Researchers at the University of Jyväskylä, Finland, have made significant progress in predicting atomic structures of hybrid nano-particles.
The researchers demonstrated a new algorithm that ‘learns’ to predict binding sites of molecules at the metal-molecule interface of hybrid nano-particles, using already published experimental structural information on nano-particle reference systems.
Funded by the Academy of Finland’s Novel Applications of Artificial Intelligence in Physical Sciences and Engineering Research (AIPSE), the algorithm can be applied to any nano-metre-size structure consisting of metal and molecules provided that some structural information already exists on the corresponding systems.
These nano-metre-sized hybrid metal nano-particles have a multitude of uses, such as applications in catalysis, nano-electronics, nano-medicine and biological imaging.
“The basic idea behind our algorithm is very simple. Chemical bonds between atoms are always discrete, having well-defined bond angles and bond distances. Therefore, every nano-particle structure known from experiments, where the positions of all atoms are resolved accurately, tells something essential about the chemistry of the metal-molecule interface. The interesting question regarding applications of artificial intelligence for structural predictions is: how many of these already known structures we need to know so that predictions for new, yet unknown particles become reliable? It looks like we only need a few dozen of known structures,” comments the lead author of the article, Sami Malola, a researcher at the Nano-science Centre of the University of Jyväskylä.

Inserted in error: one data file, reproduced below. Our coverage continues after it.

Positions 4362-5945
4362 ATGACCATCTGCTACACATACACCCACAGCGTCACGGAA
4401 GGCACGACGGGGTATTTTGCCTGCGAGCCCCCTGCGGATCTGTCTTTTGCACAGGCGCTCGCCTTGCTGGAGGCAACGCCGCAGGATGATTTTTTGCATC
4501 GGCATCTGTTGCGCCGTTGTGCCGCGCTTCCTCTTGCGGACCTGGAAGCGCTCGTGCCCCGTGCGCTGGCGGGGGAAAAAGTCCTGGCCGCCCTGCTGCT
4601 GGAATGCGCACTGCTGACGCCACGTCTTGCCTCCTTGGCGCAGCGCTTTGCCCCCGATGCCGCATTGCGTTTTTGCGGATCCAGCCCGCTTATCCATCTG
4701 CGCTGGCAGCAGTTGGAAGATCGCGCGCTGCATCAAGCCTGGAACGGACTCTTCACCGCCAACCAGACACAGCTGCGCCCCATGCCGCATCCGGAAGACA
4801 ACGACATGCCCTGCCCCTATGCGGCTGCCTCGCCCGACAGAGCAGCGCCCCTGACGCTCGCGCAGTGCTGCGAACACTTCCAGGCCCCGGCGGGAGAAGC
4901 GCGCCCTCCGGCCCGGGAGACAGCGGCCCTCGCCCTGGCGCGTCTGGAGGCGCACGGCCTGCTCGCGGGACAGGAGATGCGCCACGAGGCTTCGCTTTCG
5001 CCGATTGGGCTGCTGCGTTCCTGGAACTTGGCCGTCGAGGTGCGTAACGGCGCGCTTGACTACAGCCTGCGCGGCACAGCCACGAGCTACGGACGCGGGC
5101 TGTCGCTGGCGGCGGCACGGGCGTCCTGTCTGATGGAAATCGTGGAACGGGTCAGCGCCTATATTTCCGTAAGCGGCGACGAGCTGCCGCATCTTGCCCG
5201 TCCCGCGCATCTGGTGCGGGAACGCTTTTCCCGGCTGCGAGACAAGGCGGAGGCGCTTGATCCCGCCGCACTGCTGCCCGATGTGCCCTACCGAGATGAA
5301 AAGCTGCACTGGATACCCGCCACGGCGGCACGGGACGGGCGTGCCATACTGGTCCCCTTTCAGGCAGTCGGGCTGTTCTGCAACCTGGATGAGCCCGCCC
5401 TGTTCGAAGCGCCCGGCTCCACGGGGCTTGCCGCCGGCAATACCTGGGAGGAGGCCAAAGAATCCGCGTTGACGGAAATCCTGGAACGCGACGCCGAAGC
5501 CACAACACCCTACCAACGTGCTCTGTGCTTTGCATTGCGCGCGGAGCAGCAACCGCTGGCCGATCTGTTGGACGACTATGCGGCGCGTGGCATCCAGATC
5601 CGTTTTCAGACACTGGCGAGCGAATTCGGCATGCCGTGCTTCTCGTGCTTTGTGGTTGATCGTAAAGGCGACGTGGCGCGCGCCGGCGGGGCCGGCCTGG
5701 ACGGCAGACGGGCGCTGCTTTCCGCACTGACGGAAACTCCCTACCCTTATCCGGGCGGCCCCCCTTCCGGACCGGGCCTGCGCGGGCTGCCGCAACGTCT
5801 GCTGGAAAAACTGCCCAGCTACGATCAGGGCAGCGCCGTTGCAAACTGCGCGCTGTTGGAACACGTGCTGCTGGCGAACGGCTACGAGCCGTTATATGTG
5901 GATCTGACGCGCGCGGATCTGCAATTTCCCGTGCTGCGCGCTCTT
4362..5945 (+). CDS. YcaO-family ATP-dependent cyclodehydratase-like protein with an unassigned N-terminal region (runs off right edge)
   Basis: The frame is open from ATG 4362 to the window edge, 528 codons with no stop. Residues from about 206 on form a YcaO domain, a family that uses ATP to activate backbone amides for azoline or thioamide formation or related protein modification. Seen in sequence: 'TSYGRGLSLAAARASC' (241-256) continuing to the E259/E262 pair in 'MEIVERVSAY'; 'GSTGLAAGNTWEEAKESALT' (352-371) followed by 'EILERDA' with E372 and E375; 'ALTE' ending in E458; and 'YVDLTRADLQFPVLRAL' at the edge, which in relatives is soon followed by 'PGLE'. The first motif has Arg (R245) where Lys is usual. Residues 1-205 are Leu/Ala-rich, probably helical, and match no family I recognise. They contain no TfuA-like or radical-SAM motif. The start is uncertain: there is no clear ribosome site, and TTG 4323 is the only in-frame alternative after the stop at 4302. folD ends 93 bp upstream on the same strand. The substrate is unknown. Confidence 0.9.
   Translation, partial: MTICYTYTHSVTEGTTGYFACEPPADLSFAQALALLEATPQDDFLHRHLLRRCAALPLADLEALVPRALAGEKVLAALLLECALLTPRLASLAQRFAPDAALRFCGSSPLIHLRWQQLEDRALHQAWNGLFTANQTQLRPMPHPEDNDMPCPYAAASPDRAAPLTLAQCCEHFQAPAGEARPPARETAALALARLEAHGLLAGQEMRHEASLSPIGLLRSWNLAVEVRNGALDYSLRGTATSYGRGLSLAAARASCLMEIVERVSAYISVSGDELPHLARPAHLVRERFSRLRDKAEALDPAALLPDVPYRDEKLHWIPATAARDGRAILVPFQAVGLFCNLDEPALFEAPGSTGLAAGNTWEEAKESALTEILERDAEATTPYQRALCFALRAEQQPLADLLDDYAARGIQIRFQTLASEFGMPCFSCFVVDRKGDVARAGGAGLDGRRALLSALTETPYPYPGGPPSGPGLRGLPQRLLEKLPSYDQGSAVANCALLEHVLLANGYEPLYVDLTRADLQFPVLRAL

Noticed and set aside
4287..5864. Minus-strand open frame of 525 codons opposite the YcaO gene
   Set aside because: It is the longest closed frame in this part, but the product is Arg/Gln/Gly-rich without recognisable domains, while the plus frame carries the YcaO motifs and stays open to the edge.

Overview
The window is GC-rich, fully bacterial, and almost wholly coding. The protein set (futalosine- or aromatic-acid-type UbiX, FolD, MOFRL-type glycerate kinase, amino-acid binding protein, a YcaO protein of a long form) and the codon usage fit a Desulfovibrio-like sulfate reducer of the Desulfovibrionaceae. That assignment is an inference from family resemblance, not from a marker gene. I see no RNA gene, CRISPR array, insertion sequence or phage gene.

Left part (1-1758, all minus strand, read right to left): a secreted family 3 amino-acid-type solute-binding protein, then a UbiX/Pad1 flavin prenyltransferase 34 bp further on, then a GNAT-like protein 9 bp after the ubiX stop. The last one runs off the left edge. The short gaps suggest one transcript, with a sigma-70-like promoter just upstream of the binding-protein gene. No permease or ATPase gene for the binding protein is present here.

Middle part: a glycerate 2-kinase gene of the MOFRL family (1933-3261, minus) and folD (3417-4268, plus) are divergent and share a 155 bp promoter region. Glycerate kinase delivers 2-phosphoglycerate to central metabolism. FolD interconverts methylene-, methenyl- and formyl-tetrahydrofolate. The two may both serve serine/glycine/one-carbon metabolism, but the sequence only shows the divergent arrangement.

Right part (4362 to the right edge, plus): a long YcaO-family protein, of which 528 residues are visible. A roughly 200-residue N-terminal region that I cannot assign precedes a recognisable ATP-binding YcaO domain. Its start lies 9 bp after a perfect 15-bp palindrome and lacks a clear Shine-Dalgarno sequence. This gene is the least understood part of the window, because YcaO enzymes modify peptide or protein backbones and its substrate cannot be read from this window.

“In the next phase of this work we will build efficient atomic interaction models for hybrid metal nano-particles by using machine learning methods. These models will allow us to investigate several interesting and important topics such as particle-particle reactions and the nano-particles’ ability to function as delivery vehicles for small drug molecules”, say the leader of the study, Professor Hannu Häkkinen.
Häkkinen’s collaborator, professor Tommi Kärkkäinen of the Faculty of Information Science in the University of Jyväskylä continues: “This is a significant step forward within the context of new interdisciplinary collaboration in our university. Applying artificial intelligence to challenging topics in nano-science, such as structural predictions for new nano-materials, will surely lead to new breakthroughs.”